Tag: Nutrition Tips for Aviation Professionals

Want to Shape Up for Summer?

Want to Shape Up for Summer?

Want to shape up for summer? Don’t wait until the last minute. If you start now, you’ve got six weeks or so––plenty of time to see some serious results before swimsuit season starts.

Six weeks may sound like an eternity, but if you’re trying to get in get in shape for summer, you’ll want to get going right away. I’m nudging you now, because many people have the tendency to put this off. As in, “I’m going on a surfing trip next week, and I can’t be seen looking like this!” A crash diet to take off a couple pounds in a week might make you slightly less self-conscious in your board shorts. But if you really want to make some headway before swimsuit season, the time to start is now.

Six Weeks ‘til Summer:  Shape Up Now

Here’s the thing: a safe and achievable rate of weight loss is about one or two pounds a week. In order to lose a pound in a week’s time, you need to tilt your calorie balance in the negative direction by about 500 calories per day. Now, a pound of fat stores about 3500 calories. If you burn up 500 of those stored calories every day for a week, you’ll lose about a pound of fat. Larger people can often tip the balance a little further, coming up with a shortage of 750 or even 1000 calories a day to lose a bit more quickly.

Depending on your body size, that means that if you start now, you could lose 5 or 10 pounds by early June, and that could be enough to give you a beach body by the start of summer. With a one-two punch of diet and exercise, six weeks is enough time to see some noticeable changes in your muscle tone and shape if you dedicate some serious time to your workouts.

Diet and Exercise

The best way to create your calorie ‘shortage’ is with a combination of diet and exercise. Don’t try to just do one or the other. For one thing, if your calorie needs aren’t that high to start with, you may not be able to cut out 500 calories a day from your meals without cutting back too far. You shouldn’t go much below 1200 calories a day. If you try to cut too much, not only is it harder to pack all your nutrient needs into fewer calories, but you also may not have enough energy to exercise. Trying the ‘exercise only’ approach is tough, too, because it takes a lot of exercise to burn up 500 calories––like a solid hour of nonstop swimming.

Turn Up the Nutrition

Focus on eating the most ‘nutrient dense’ foods––those foods that give you the most nutrition for the fewest calories per bite. Vegetables top the list, followed by the lowest fat proteins (fish and shellfish, poultry breast, egg whites, fat-free dairy products, protein powder), then followed by fruit and then whole grains.

Power Up with Protein

Make sure to include some protein at every meal and snack. It will help keep you from getting too hungry in between meals.


Aviation Nutrition

Hold Up on the Grains

Cut back on your whole grains for the first week or two to give yourself a little head start. You don’t want to cut them out completely, but cutting back to just a serving or two each day can help you save a lot of calories. As long as you’re eating plenty of veggies and fruit, you should be getting enough carbohydrates to fuel your exercise.

Shake It Up

Careful calorie counting is the key, but it’s often one of the hardest things to do. This is why meal replacement shakes work so well. They take the guesswork out of calorie counting, because you know exactly how many calories are in them. Have a protein shake made with milk and fruit for two meals a day, then focus on veggies and protein for your third meal. Keep your snacks small and protein-packed (like a protein bar or a small carton of Greek yogurt), and you’ll keep your calorie guesswork to a minimum. To order replacement shakes and other great nutrition products visit Aviation Nutrition.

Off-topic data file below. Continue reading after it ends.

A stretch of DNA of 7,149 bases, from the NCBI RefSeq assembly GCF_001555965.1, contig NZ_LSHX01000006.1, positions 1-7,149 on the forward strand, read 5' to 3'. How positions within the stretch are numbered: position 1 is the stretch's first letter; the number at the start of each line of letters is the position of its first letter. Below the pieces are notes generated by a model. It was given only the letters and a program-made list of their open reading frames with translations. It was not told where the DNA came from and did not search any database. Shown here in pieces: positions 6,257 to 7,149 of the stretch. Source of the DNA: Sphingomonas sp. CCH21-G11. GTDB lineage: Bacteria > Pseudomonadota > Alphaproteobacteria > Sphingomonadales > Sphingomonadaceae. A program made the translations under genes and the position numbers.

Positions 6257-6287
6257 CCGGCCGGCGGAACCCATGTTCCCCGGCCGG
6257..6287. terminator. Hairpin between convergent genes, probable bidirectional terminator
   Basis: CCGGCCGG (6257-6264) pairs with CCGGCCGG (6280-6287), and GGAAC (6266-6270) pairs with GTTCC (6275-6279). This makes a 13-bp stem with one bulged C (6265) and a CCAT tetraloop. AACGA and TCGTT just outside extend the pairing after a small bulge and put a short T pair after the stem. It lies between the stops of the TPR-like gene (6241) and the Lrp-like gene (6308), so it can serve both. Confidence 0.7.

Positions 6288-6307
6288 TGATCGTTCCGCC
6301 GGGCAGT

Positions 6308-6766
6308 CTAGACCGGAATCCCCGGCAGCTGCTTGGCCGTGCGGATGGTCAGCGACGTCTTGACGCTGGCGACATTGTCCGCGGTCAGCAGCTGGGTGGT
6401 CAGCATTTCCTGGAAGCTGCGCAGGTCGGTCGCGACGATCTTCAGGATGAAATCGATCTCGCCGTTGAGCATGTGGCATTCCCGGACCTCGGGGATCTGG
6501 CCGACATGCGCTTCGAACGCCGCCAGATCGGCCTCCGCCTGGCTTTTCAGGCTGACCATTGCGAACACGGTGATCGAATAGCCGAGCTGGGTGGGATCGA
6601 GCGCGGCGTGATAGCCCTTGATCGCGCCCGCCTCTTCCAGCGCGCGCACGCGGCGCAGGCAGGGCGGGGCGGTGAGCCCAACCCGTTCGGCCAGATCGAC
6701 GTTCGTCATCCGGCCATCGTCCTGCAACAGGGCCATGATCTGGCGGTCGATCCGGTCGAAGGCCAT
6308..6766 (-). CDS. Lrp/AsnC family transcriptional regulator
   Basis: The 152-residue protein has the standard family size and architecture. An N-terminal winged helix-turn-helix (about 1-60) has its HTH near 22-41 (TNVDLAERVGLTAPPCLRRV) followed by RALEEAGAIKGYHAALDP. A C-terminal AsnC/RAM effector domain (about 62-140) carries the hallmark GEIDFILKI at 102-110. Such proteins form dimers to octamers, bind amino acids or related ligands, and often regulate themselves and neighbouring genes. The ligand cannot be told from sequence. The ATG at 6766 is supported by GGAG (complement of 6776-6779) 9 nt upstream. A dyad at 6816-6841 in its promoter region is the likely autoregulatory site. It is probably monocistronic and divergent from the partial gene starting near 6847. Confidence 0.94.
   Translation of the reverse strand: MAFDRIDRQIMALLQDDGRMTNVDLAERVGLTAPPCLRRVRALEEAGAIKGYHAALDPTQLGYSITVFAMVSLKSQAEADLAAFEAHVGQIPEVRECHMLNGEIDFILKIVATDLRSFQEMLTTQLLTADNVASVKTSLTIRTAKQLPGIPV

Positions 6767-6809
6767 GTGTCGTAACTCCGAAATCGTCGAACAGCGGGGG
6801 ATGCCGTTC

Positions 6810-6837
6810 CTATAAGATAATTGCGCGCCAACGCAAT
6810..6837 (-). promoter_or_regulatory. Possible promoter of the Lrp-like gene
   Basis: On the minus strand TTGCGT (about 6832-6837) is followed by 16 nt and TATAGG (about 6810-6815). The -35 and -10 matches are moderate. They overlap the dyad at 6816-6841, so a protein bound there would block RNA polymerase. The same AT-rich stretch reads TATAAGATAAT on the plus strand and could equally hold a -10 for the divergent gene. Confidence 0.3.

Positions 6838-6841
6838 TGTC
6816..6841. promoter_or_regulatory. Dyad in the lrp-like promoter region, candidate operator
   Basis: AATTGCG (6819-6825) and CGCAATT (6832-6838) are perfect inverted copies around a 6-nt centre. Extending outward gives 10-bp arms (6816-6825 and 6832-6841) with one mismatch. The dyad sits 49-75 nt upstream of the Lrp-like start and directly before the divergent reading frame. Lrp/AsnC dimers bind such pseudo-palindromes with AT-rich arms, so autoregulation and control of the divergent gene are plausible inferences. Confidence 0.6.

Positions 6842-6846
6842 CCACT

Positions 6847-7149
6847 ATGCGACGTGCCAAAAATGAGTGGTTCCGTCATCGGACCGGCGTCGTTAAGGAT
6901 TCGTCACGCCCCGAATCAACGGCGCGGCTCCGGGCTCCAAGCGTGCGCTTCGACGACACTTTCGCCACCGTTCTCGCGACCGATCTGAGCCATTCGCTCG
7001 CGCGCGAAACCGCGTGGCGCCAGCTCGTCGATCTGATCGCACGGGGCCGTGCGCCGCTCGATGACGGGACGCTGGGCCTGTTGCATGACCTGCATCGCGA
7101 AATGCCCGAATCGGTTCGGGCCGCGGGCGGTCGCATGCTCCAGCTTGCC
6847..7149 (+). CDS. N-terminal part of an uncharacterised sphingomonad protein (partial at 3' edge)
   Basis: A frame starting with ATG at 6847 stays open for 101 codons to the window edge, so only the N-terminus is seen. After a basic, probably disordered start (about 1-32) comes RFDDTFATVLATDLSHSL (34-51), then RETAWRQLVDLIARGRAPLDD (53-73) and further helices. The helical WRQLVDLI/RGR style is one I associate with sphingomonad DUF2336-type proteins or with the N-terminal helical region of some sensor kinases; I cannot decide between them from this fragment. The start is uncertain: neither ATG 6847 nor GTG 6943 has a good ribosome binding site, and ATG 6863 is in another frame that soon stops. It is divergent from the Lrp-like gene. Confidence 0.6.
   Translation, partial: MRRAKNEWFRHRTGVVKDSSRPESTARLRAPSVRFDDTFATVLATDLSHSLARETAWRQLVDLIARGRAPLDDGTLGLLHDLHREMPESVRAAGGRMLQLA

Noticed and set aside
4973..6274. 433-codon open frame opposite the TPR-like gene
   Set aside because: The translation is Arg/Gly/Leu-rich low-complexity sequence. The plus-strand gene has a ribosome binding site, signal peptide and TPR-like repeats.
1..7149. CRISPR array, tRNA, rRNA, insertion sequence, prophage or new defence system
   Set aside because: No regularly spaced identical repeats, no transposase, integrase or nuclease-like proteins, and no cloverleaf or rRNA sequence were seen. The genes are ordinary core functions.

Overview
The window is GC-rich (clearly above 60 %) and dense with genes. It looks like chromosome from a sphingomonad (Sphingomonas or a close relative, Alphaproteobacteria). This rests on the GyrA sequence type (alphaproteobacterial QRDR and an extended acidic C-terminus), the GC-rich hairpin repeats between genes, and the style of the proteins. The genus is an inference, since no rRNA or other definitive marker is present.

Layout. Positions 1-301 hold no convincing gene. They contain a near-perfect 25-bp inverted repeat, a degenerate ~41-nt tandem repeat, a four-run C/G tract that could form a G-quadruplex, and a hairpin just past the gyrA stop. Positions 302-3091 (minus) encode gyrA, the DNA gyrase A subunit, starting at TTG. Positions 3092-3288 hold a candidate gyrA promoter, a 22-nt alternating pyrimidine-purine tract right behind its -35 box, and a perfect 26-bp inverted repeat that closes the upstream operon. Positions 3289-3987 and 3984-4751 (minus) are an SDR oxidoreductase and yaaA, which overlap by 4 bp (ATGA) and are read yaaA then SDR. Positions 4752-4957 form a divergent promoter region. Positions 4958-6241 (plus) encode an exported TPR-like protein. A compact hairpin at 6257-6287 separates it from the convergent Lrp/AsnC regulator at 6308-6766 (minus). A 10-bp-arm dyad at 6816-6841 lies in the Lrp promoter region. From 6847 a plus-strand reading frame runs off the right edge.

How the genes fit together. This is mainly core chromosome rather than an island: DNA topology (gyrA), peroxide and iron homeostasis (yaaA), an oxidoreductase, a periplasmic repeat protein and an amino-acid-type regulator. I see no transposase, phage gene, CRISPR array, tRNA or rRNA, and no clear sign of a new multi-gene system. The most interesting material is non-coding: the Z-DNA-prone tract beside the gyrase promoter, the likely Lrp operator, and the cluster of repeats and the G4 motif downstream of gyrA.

Susan Bowerman, M.S., R.D., C.S.S.D., F.A.N.D. – Director, Worldwide Nutrition Education and Training at Herbalife. Susan is a Registered Dietitian and a Board-Certified Specialist in Sports Dietetics.

Debunking Four Popular Weight-Loss Myths for Aviation Professionals

Debunking Four Popular Weight-Loss Myths for Aviation Professionals

When beginning any weight-loss program, it’s important to separate the good advice from the myths. Despite being well-intentioned, a lot of weight-loss myths have the potential to prevent more progress than they create. Here are four myths about weight-loss that you’ve likely been told and should probably dismiss. Eating less is the only way for you to lose weight While this might make sense when you hear it, it’s not necessarily true. Luigi Gratton, M.D., M.P.H., Vice President, Worldwide Nutrition Education and Development at Herbalife says this is “Counter to what we do in Herbalife.” Rather than only reducing the amount of food you take in, Dr. Luigi suggests, “replacing and supplementing.” “When dieting, it’s not simply about eating less food. Rather it’s about eating more nutrient-dense food,” Dr. Luigi says, “Nutrient dense simply means foods that are lower in fats, sugars, salts and higher in nutrients per calorie.” What you’re eating is just as important as how much of it you’re eating. As Dr. Luigi points out, “Anyone can reduce their portion of bad food but it’s still bad food.” Rather than simply reducing your overall food intake, try eating small amounts of healthy food, five to six times a day. Plan healthy snacks between your meals and shakes to keep your protein intake up, and your hunger down.

More exercise equals automatic weight loss Often times, you will hear people say, “Just work out more and you’ll be fine!” While it’s true that exercise is vital to any weight-loss program, it is not a license to eat whatever you want. Exercise is an important component of any weight-loss program. However, what is equally as important is decreasing your caloric intake. Reducing the number of calories you consume while supplementing your diet with vitamins and minerals, makes your exercise more productive and burns calories. “You can’t just eat pizza, hot dogs, and soda and then go walk for 30 minutes,” Dr. Luigi says, “You’re not going to lose weight, because the calories you’re consuming are way more than the calories that you’re burning.”

Aviation Nutrition